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Cancer Control Research

1R13CA117417-01
Tyc, Vida L.
TOBACCO CONTROL STRATEGIES FOR MEDICALLY AT-RISK YOUTH

Abstract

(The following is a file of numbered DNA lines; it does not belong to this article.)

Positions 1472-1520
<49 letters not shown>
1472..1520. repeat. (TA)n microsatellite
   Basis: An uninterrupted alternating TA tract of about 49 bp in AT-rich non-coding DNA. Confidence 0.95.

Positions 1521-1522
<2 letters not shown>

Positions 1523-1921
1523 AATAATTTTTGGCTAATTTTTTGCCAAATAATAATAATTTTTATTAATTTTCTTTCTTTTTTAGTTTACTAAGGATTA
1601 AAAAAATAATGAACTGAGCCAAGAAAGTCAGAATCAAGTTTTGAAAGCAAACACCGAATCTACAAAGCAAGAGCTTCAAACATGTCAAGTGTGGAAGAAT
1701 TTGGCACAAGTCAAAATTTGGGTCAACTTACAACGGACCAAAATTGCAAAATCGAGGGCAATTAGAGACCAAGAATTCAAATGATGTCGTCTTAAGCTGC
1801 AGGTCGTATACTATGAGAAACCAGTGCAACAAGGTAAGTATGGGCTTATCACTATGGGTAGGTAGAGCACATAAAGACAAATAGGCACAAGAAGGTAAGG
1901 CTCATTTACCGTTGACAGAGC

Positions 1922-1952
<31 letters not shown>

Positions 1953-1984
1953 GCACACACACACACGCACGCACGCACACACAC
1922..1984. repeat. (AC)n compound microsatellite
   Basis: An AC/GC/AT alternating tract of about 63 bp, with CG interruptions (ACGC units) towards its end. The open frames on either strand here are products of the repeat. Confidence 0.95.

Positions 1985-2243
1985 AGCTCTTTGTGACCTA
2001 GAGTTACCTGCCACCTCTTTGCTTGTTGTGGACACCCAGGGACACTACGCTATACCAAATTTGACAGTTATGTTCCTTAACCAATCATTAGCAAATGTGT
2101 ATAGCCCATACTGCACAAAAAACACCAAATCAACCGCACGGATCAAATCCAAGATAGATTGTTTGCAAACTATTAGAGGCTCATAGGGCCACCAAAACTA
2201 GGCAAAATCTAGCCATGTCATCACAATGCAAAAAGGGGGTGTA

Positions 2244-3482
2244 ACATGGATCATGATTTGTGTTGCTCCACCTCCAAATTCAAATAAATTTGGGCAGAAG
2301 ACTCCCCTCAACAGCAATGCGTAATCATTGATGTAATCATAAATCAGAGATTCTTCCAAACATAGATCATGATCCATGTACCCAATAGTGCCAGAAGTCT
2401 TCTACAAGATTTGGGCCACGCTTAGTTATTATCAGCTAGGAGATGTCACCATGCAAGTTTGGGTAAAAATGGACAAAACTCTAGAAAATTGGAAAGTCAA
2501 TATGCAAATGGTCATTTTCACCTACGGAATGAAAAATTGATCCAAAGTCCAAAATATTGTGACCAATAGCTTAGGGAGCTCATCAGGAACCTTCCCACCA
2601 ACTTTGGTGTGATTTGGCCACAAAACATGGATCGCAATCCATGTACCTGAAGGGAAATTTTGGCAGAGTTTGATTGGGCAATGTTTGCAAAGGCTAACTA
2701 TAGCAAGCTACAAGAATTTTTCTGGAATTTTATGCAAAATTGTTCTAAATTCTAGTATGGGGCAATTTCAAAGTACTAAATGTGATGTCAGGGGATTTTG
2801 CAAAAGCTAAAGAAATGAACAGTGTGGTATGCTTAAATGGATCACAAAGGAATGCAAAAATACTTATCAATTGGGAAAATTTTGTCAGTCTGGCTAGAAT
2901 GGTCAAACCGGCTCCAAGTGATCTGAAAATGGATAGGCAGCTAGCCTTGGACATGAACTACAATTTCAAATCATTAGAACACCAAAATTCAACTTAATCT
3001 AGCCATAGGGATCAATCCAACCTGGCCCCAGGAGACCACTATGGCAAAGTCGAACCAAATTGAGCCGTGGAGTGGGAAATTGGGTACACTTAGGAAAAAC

DESCRIPTION (provided by applicant): There is a critical need to examine and evaluate tobacco prevention and control efforts for medically at-risk children and adolescents. High risk subgroups include, but are not limited to, youth with conditions including cancer, cancer survivorship, asthma, diabetes, cystic fibrosis, and others with elevated cardiovascular risk factors, for whom tobacco use and exposure to environmental tobacco smoke (ETS) can pose damaging health consequences. A number of tobacco control studies in at-risk pediatric populations, particularly in pediatric cancer and asthma, have been recently conducted or are currently underway. However, no forum currently exists to integrate the accumulation of research to date and to provide an exchange of information among researchers conducting tobacco-related studies in pediatric populations. A primary purpose of the proposed working conference is to bring together a panel of experts to promote an interdisciplinary dialogue around current and promising approaches to tobacco control in medically at-risk children and adolescents. We plan to critically evaluate the medical, psychosocial, behavioral, and public health aspects of tobacco control initiatives for youngsters with chronic medical conditions and establish an agenda for future pediatric tobacco control research. This effort will ultimately advance our ability to utilize the clinic setting and intervene with youngsters beyond the primary care setting, i.e. those seen in subspecialty clinics. To achieve our goals, a two day meeting to be convened on October 6-7, 2005 at St. Jude Children's Hospital in Memphis, TN, will be organized around 4 major objectives. These objectives will focus on risk factors that contribute to smoking, tobacco prevention and cessation strategies, strategies to reduce ETS exposure, and selection of primary outcomes for tobacco trials with medically at-risk pediatric populations. Each of the objectives will be addressed by 3 to 5 invited speakers who will comprise a Working Group that will promote discussion of more general issues related to a specific topic. In addition, invited discussants will provide an integrative summary of the field and define future direction and recommendations in the area of pediatric tobacco prevention and control. Working Group manuscripts that correspond to each objective will be published as a supplement to the journal, Pediatrics.


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